This article previews the issues and arguments in Grupo Dataflux v. Atlas Global, on appeal to the Supreme Court during the 2003-04 Term. The Grupo Dataflux appeal raises the question whether federal courts must adhere to the historical rule that the diversity citizenship is determined at the time of filing of the case, or whether courts may recognize a limited exception for citizenship defects cured later in the proceedings.
In Grupo Dataflux the Supreme Court is asked whether the Court will uphold the longstanding rule that, in federal cases based on the court’s diversity jurisdiction, diversity of citizenship is determined at the time the case is filed and that subsequent changes to the parties’ citizenship cannot create or destroy diversity jurisdiction.
Correlatively, the Court is asked whether federal courts will now recognize a new exception that permits a party’s subsequent unilateral change in a party’s citizenship, during the course of a litigation, to create diversity jurisdiction when it did not exist at the time the plaintiff filed the lawsuit in federal court.
Until this appeal, the black letter rule has long been that diversity of citizenship is determined as of the time of the filing of the complaint. Therefore, post-filing events that change parties’ citizenship – or reduce the amount in controversy – cannot either confer jurisdiction on the federal courts, or divest federal courts of that jurisdiction. Much of this federal jurisprudence, reaffirming the time-of-filing rule, has been intended to set forth a bright-line principle to combat manipulative unilateral behavior to either confer or defeat federal diversity jurisdiction after a lawsuit was filed in federal court.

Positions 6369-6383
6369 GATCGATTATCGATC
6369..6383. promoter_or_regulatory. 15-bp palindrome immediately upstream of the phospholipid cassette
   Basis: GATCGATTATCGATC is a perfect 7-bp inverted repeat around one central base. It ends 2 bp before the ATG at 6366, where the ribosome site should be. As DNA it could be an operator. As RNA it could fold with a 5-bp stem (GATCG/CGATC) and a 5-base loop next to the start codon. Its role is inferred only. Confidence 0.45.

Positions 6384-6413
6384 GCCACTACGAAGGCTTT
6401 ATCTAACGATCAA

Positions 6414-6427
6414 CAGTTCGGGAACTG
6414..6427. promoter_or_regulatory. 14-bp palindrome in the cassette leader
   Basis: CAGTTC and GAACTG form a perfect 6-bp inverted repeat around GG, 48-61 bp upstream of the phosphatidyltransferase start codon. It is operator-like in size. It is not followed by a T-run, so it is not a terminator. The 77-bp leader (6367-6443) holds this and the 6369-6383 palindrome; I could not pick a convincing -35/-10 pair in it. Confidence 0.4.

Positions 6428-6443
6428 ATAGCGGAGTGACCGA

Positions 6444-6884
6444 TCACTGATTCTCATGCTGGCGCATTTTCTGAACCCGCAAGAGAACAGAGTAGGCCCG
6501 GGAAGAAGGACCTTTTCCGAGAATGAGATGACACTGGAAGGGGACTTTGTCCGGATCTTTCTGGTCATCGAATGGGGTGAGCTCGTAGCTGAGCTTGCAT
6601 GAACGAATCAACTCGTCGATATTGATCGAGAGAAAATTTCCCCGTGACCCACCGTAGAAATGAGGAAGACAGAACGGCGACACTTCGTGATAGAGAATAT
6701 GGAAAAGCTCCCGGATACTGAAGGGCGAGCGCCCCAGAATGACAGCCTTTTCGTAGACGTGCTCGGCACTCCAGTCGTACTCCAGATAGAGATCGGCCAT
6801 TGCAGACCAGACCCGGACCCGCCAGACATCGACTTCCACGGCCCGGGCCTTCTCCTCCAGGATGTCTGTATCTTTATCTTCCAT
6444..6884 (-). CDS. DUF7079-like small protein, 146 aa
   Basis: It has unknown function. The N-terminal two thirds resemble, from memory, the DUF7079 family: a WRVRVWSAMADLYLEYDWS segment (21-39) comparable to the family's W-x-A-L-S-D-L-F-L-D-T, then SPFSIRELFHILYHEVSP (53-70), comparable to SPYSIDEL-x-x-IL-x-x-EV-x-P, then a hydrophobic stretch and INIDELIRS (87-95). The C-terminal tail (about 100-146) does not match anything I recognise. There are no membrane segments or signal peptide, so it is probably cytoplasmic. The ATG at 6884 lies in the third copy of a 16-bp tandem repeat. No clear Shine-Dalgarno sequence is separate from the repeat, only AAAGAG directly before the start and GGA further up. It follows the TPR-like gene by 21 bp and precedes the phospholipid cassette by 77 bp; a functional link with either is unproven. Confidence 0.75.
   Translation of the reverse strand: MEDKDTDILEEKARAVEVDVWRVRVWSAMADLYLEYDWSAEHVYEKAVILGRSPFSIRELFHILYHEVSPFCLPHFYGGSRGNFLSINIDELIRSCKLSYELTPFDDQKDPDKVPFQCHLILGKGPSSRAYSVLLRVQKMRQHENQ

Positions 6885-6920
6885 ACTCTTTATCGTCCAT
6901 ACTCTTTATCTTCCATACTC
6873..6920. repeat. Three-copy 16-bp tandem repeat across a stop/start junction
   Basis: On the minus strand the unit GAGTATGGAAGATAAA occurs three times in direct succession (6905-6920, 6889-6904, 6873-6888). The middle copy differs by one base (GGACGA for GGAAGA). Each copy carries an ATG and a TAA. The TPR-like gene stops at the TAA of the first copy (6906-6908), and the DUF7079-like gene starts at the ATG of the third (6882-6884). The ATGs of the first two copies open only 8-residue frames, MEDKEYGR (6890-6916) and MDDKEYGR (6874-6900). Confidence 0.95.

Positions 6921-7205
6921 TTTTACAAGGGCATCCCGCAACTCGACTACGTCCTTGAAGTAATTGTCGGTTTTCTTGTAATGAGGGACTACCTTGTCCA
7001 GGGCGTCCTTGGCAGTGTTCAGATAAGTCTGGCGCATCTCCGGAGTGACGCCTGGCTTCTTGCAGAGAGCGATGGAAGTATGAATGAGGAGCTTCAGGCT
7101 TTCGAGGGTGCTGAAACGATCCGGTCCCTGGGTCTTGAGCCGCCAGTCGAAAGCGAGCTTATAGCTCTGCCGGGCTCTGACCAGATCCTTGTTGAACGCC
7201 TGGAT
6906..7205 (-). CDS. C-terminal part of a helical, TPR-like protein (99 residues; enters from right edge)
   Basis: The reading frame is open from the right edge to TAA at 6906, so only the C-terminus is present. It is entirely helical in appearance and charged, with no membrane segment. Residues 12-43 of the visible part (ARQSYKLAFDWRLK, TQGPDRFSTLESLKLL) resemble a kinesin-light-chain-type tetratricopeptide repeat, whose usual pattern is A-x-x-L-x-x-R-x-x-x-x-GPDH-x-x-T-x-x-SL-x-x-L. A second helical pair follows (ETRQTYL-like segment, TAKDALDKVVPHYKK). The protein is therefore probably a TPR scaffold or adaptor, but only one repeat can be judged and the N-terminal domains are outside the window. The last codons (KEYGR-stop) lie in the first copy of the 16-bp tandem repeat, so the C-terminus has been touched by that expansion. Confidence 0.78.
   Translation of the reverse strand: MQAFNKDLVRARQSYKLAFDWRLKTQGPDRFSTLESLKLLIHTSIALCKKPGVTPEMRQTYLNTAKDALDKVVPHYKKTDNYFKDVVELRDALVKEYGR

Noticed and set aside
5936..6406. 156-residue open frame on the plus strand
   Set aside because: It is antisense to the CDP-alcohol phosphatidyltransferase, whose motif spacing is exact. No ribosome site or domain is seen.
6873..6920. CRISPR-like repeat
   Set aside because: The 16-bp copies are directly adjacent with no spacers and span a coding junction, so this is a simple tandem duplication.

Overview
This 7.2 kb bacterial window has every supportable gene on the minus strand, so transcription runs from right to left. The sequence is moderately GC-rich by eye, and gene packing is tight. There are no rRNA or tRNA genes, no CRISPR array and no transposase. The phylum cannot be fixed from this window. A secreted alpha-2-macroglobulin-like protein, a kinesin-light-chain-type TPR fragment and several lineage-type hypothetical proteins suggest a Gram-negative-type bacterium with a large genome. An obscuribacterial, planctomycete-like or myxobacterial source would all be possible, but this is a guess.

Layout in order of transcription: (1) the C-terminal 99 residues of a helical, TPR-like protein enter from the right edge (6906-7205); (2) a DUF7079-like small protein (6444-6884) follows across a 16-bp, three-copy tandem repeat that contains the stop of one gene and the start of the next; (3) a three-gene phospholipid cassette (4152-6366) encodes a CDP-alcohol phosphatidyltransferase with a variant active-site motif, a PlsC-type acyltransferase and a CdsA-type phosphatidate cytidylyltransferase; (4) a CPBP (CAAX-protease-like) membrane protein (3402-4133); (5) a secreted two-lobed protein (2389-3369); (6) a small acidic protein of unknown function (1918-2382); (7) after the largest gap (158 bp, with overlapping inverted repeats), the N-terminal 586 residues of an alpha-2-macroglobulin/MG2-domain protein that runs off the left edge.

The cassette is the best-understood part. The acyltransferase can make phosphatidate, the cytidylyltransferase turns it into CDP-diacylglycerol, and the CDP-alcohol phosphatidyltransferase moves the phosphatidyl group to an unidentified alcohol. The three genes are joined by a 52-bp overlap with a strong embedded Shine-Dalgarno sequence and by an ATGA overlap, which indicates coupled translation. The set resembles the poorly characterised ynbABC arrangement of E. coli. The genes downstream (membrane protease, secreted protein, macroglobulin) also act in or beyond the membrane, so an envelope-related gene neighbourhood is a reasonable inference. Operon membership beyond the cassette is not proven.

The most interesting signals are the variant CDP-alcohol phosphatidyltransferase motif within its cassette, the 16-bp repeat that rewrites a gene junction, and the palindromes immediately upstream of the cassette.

Federal courts have long frowned on manipulative actions that attempt to create or destroy diversity jurisdiction. In addition, courts have justified the time-of-filing rule because the rule establishes a simple, fixed point from which to determine the validity of diversity jurisdiction. Arguably, without the rule courts would have to reassess whether diversity exists throughout the litigation, as events transpire to change either citizenship or the amount in controversy.
The Fifth Circuit, in its Atlas Global decision, articulated an exception to the bright-line time-of-filing rule. Pursuant to this exception, a trial court may affirm valid diversity subject matter jurisdiction, even if it did not exist at the time a lawsuit was filed, if three criteria are satisfied.
Thus, the core controversy in Grupo Dataflux is the extent to which the Fifth Circuit has rocked the very fundamental principles recited by rote by every law student and attorney in the United States. Will the bright-line, inflexible time-of-filing rule live to see another day? Or, will the Supreme Court uphold and validate the Fifth Circuit’s formulation of an exception to the longstanding time-of-filing rule? If so, did the Fifth Circuit do a good job in articulating an exception to the time-of-filing rule? Is the exception truly limited and narrowly drawn?
Linda S. Mullenix, The Deadline for Determining Diversity: A World Without End, or Atlas Shrugged?, 2003-2004 Preview of United States Supreme Court Cases 240 (Feb. 16, 2004).